ITU: Ciena Bids $521M for Nortel's MEN
The move positions Ciena as the official initial bidder for Nortel's assets, and means a competitive bidding process will now take place in about a month or so. Nortel has already sold some of its wireless and enterprise assets through such competitive bidding processes. (See Avaya's $900M Bid Wins Nortel Auction, Ericsson Delivers Knockout Blow to NSN, and Ericsson: Why We Want Nortel's Wireless.)
The total price of $521 million is based on the $13.05 price of Ciena's stock at close of trading Tuesday. In pre-market trading this morning, Ciena's share price was up $0.10 to $13.15, though news of its bid was still being digested by investors.
At least one analyst thinks Ciena's shareholders shouldn't worry too much about the impact on the vendor's cash pile and bottom line of such a deal, because he thinks Ciena will be outbid by one of its optical systems rivals anyway!
Ciena has signed an agreement to buy Nortel's long-haul optical transport portfolio; metro optical Ethernet switching and transport solutions; Ethernet transport, aggregation, and switching technology; multiservice Sonet/SDH product families; and network management software products. Those assets generated revenues during the first half of 2009 of $556 million.
Ciena says it will offer jobs to about 2,000 Nortel staff, a move that would nearly double its headcount. If Ciena completes the acquisition, Ottawa would become the firm's largest product and R&D center. Ciena estimates the cost of integrating Nortel's optical and Ethernet business would be about $180 million.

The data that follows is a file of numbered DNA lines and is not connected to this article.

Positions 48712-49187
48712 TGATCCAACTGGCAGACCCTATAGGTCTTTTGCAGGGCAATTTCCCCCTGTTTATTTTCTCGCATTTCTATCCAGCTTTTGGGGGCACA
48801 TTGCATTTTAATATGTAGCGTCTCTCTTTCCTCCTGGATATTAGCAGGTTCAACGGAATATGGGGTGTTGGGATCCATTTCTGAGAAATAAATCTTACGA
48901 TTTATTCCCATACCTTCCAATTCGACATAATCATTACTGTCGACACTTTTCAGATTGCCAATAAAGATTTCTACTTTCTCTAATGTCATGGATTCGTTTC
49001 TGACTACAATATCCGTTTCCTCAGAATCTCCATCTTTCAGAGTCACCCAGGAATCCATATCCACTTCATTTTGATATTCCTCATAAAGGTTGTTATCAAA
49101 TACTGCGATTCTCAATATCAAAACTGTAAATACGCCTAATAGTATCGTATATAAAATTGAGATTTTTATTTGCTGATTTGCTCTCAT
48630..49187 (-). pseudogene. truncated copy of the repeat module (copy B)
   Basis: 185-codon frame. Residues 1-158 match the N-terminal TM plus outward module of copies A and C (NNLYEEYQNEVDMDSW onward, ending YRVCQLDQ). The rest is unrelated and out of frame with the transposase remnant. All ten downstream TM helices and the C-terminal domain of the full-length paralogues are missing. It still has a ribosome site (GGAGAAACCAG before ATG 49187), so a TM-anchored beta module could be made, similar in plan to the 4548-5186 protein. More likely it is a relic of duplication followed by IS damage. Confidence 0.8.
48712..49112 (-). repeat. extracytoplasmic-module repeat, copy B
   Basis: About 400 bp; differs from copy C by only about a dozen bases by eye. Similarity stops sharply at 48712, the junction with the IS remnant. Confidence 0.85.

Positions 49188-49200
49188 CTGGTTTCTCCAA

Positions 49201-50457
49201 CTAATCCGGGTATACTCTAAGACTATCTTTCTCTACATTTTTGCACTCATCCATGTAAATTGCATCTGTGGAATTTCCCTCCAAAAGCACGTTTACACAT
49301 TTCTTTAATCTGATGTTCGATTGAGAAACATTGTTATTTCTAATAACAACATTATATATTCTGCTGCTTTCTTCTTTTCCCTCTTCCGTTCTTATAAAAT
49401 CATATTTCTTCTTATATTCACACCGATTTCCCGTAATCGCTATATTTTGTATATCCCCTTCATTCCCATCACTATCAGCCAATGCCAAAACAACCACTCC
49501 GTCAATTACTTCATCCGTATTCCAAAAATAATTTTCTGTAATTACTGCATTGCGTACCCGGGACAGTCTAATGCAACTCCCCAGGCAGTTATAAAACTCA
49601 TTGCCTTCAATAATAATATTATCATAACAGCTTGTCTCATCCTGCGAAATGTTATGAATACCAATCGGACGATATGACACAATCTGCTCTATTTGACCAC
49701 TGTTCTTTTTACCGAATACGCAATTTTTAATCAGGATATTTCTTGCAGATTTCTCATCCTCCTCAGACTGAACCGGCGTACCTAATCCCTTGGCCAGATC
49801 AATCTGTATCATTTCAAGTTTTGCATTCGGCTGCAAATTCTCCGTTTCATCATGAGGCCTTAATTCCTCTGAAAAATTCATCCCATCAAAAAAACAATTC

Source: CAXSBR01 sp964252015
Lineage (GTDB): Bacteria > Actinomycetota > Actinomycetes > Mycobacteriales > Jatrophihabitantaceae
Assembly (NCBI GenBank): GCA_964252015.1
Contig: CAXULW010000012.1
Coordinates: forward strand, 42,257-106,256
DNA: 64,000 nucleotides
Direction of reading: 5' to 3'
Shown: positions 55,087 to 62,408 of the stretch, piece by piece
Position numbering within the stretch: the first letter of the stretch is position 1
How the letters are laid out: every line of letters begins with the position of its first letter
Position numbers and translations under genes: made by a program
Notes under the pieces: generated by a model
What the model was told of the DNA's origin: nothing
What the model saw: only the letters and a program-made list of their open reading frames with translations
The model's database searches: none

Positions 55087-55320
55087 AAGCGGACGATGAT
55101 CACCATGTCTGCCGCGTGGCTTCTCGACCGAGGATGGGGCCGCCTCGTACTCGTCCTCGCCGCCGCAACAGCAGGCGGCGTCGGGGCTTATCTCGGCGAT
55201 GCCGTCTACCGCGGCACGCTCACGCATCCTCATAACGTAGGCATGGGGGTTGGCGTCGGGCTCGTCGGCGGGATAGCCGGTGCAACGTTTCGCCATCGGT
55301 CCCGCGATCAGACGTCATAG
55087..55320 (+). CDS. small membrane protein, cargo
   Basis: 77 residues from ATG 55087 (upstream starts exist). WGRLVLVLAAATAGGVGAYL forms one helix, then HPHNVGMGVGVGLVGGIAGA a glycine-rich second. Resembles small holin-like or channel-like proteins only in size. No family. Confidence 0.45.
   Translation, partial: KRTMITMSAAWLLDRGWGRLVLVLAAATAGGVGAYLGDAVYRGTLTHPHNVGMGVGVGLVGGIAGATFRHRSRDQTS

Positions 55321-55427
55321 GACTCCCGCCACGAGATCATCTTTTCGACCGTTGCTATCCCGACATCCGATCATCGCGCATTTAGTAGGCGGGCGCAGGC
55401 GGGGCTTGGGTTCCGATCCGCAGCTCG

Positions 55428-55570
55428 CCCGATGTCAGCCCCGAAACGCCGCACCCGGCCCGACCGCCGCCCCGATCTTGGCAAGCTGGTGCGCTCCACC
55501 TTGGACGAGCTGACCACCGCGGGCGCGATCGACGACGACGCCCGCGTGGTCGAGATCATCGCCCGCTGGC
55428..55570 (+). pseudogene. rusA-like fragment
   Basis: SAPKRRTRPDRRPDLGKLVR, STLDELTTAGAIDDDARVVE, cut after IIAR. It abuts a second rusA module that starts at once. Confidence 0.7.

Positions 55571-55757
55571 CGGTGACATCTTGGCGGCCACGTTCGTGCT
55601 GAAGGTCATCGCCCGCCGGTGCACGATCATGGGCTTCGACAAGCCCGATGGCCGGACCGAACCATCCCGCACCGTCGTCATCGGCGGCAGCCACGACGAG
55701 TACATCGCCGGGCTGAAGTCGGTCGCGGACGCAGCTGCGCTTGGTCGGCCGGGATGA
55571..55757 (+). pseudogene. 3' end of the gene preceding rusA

In a prepared statement, Ciena's CEO Gary Smith stated that buying Nortel's MEN division would advance his company's strategy and growth plans by two or three years. "We believe this transaction will position us for faster growth by giving us greater geographic reach, broader customer relationships and a deeper portfolio of solutions. We believe we are best positioned to leverage these assets, thereby creating a significant challenger to traditional network vendors."
Smith had been due to attend the ITU Telecom event in Geneva this week, but pulled out at the last minute, though Ciena staff here claimed that decision had nothing to do with the Nortel negotiations but was due to "other business."
The Ciena executives who are here in Geneva aren't saying much either. Ciena CTO Steve Alexander declined to comment on any particular parts of Nortel's optical portfolio -- 100 Gbit/s, for example -- that he's eager to get his hands on, saying only that "any chance to accelerate our strategy is exciting."
But Alexander probably won't get a chance to play with Nortel's optical technology, believes Soleil Securities Group Inc. analyst Michael Genovese.
In a research note issued today, Genovese writes that, in his view, Ciena stands only a 25 percent chance of winning the bidding war. Genovese expects Ciena's initial bid to entice Cisco Systems Inc. (Nasdaq: CSCO), Ericsson AB (Nasdaq: ERIC), Nokia Networks , Infinera Corp. (Nasdaq: INFN), and maybe others, into the auction.
And he believes Ciena won't have the financial clout to match its rivals. "As the price likely escalates towards $800-$1,000 million, we expect Ciena to drop out of the process," writes the analyst. "We think Cisco, Ericsson, Nokia [Siemens], and Infinera have also been looking at assets and are prepared to bid significantly higher than Ciena."
In fact, Genovese hopes Ciena doesn't win the auction. "There is no price at which we think MEN would be a good purchase for Ciena," as the move would impinge upon Ciena's packet/optical product cycle. "The Nortel assets are overwhelming legacy optical oriented and are not particularly strong packet/optical platforms," notes the analyst. "We are not overly concerned about another vendor buying the assets."
What's interesting in that note is that Genovese didn't mention Huawei Technologies Co. Ltd. : The general consensus here in Geneva, and across the industry in general, is that bankruptcy court approval wouldn't be forthcoming for any winning Huawei bid, should the Chinese vendor ever take part in a Nortel assets auction.
— Ray Le Maistre, International News Editor, Light Reading